The new ACT scores are out, and they’re, um, nothing to get excited about. Not even one-quarter of last year’s test-taking seniors make the college-ready grade.
In a reprise of Tevye’s memorable speech in “Fiddler On The Roof,” (“on the other hand... ... but on the other hand...”) there is a flip side to the blandness of the report. More students are taking the test, especially minority students. But with so few teenagers ready for college, there is still plenty to worry about.
ACT Inc. tries hard to make the exam a reflection of college expectations (note to K-12 systems: it kinda creates a problem when your high school curriculum doesn’t do the same). Every few years, it surveys college professors and high school teachers to refine and update its concept of what kids should know and be able to do when they get diplomas.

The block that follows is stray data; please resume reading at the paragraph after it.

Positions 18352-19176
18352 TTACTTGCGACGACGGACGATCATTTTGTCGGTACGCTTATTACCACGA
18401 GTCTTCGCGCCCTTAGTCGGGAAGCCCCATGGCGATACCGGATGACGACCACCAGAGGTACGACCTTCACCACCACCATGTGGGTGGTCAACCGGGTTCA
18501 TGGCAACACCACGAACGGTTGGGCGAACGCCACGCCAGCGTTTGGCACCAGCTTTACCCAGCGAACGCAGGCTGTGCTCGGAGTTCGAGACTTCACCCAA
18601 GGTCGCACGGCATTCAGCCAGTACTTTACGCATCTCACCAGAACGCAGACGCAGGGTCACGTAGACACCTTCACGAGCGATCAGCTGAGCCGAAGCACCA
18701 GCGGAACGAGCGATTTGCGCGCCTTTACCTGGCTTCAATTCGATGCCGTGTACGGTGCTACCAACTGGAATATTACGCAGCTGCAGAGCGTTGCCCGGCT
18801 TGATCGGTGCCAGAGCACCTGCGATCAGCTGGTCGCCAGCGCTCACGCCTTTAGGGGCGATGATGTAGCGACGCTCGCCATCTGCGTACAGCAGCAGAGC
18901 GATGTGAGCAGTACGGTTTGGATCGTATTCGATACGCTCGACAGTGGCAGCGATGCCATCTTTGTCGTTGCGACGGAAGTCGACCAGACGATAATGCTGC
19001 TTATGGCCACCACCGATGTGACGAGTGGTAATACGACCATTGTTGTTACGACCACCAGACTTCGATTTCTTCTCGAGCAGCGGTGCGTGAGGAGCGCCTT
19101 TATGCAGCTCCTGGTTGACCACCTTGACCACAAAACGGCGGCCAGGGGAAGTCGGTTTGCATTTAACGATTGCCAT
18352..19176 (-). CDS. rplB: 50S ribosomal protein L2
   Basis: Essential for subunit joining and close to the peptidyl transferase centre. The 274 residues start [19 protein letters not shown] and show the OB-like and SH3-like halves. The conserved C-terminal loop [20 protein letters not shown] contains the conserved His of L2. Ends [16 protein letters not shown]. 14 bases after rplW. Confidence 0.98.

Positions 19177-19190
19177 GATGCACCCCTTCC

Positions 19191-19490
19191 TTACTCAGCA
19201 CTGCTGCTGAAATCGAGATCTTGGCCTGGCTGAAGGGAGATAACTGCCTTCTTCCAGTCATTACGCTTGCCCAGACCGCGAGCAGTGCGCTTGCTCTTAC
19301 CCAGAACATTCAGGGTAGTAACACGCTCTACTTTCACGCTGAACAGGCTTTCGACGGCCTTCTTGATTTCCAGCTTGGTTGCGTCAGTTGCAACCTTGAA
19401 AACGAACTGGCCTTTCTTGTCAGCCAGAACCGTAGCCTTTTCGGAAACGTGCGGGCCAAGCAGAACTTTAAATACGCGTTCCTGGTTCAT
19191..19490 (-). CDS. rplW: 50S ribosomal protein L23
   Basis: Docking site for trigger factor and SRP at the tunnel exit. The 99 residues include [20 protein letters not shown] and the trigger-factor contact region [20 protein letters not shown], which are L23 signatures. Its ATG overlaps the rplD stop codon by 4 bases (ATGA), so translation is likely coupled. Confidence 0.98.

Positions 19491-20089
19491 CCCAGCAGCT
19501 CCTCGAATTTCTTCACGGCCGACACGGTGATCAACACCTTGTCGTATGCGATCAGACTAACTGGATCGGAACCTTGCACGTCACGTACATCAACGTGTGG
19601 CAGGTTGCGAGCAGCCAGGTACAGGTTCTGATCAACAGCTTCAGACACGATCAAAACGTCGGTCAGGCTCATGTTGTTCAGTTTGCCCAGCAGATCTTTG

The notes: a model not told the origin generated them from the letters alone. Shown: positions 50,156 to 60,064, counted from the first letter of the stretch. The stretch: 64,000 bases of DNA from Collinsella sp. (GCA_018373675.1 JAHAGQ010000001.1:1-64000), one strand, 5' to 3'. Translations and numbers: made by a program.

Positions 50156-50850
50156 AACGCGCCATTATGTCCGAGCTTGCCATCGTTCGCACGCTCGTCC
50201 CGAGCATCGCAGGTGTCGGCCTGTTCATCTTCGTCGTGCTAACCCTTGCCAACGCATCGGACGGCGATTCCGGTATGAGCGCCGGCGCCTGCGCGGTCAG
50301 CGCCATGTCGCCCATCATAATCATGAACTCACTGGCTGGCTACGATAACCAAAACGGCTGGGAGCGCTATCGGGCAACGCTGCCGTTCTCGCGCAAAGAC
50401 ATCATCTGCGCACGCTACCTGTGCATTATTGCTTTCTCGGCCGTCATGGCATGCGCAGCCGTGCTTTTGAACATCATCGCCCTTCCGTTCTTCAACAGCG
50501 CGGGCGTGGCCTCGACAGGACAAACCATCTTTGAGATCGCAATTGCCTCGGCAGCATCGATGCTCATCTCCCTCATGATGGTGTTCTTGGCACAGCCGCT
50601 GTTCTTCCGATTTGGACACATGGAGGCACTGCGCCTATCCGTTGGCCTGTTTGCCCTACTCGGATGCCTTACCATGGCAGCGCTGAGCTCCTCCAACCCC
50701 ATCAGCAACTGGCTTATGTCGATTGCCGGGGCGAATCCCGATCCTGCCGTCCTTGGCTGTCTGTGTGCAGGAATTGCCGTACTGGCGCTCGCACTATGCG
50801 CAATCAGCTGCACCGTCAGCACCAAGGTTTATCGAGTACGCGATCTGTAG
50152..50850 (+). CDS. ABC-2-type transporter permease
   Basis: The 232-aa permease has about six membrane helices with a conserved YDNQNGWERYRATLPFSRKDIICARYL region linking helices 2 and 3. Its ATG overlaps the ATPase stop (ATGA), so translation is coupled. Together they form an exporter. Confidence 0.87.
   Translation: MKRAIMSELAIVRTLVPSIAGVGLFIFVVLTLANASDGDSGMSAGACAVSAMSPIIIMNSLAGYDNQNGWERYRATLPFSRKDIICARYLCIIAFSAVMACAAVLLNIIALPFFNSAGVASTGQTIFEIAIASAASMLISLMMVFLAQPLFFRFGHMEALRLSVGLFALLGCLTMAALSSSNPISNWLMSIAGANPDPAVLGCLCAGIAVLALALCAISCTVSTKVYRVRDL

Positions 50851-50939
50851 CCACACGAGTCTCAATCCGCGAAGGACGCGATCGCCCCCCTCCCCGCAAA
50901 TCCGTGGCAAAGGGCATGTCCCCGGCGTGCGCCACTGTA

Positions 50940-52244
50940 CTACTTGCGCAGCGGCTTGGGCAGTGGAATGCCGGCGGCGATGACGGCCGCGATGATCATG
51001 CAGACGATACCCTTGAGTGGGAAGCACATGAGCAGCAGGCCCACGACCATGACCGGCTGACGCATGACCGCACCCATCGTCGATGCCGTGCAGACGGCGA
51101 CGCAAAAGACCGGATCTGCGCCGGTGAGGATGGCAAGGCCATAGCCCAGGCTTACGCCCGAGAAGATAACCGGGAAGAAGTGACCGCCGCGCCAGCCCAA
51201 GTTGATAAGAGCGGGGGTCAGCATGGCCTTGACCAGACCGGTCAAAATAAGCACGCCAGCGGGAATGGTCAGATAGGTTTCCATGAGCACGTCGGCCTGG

Hmm. So if that is effective at ensuring that the ACT accurately reflects the input and expectations of higher ed, how do high schools get the message and adapt their curriculum and teaching? Isn’t this what we need to start closing the college-readiness gap?
Jon Erickson, ACT’s vice president of educational services, stopped by to see me yesterday morning, so I asked him that question. He said this is actually an area that ACT is working on. They’re designing professional development that would help teachers align their teaching to the curriculum surveys.
A work in progress, worth watching.
A version of this news article first appeared in the High School Connections blog.